Morrow’s report identified those talking with Dean as Mary Kaye Neuman, a forensic interviewer and Wurtz, now retired and working part-time with the sheriff’s office as a crime analyst.
“There is no evidence that the Oakland County Prosecutor’s Office or the trial prosecutor were aware of the evidence," Morrow wrote.
Neuman confirmed Wednesday she was assigned to the prosecutor’s office in 2000 but never filed a report on the interview she participated in nor remembered it.
“I never wrote a report on that interview,” said Neuman, reached Wednesday by The News. “That wasn’t my job. I worked child sexual assault cases and did interviews all the time but the reports of them were always done by officers involved in the investigations or CPS (Child Protective Services.)
“I never even knew that (Deering's) case went to trial,” said Neuman, who now works for Oakland County’s Friend of the Court in juvenile matters. “And that interview was 21 years ago. I really don’t remember anything about it.”
David W. Williams, McDonald’s chief assistant prosecuting attorney, said Wednesday Neuman would not have written a report and that his office was not aware that a videotape existed of Timm Dean, the oldest and only surviving sibling, discussing knowing Deering when shown a group of photos.
“There was no investigative report of the photo lineup and we didn’t even know the second part of the video existed until the sheriff’s office provide their case files,” he said. “One fear was that the information was buried.”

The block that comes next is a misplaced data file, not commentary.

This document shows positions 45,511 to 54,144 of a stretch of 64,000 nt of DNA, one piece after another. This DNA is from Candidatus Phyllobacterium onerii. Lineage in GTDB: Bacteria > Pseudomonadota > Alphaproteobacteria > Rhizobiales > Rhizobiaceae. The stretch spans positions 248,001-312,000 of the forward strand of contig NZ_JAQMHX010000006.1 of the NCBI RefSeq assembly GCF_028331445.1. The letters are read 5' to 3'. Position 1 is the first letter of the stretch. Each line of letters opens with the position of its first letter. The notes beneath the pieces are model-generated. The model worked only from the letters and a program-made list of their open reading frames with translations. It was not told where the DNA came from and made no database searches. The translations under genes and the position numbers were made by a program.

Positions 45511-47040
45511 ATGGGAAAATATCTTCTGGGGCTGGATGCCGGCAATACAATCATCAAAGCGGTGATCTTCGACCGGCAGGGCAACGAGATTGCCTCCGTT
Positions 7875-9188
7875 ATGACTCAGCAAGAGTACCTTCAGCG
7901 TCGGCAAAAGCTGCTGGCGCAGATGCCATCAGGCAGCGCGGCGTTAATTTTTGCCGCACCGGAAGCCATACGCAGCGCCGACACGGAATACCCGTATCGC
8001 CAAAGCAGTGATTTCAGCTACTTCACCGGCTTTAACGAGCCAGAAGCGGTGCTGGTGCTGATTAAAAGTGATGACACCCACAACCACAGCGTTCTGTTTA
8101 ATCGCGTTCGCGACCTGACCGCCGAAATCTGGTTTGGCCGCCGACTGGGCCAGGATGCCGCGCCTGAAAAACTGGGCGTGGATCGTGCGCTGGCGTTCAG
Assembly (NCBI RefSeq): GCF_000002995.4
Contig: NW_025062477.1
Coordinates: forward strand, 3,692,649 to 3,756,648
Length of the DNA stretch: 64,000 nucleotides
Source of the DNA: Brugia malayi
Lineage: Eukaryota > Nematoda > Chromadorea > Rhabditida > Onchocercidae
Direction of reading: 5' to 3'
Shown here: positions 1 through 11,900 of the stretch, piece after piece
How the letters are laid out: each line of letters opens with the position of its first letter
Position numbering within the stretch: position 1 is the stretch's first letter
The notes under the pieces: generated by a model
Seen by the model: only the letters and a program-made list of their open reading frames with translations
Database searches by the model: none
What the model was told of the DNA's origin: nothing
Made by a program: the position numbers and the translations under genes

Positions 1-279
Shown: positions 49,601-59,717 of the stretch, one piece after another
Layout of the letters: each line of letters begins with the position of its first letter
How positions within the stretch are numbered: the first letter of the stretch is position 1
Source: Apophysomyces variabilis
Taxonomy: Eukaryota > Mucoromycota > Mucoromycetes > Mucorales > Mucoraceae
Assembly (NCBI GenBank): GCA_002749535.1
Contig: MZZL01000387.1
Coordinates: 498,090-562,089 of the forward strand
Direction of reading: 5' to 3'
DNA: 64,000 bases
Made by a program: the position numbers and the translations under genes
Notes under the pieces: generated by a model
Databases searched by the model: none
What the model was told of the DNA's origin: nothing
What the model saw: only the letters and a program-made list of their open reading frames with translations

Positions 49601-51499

Neither Dean nor Neuman were called to testify at trial, Williams said.
Townsend, who was the trial prosecutor, could not be reached for comment. He left the Oakland County Prosecutor's Office for a job with the Michigan Attorney General's Office which he retired from in July.
David Gorcyca, who was prosecutor at the time of the Deering case, said he doesn't think Townsend knew of the photo lineup "because it never came up."
“In its entirety, it doesn’t sound as if he (Deering) got a fair trial and his conviction should be vacated,” Gorcyca said.
Syed said the Michigan Innocence Clinic took up Deering’s case in 2016 after he had gone through routine appeals of his conviction. Syed said he hopes to have a hearing in the next two weeks to ask Matis to vacate Deering’s conviction and release his client.
McDonald said Tuesday that she's unsure whether her office would seek another trial for Deering until she received a report from the Michigan State Police who are doing an independent investigation of the case. There is no set date for that to be completed.
Oakland County Undersheriff Michael McCabe said Thursday his department is doing an independent investigation of allegations of professional misconduct by detectives and the assistant prosecutor but will also await State Police findings.
"There have been unfair comparisons already made on how something was investigated over 20 years ago," said McCabe. "Before and after the conviction we had several fire experts review findings and they agreed everything was done properly. Now people are making statements regarding it using different standards. And speculating on how case files may have been maintained over 20 years when several people have accessed them at various times.
"I think it would be best to wait until the State Police investigation is available and our investigation completed before drawing any conclusions on what was done, If it was done properly or what could or should be done," he said. "Get all the facts."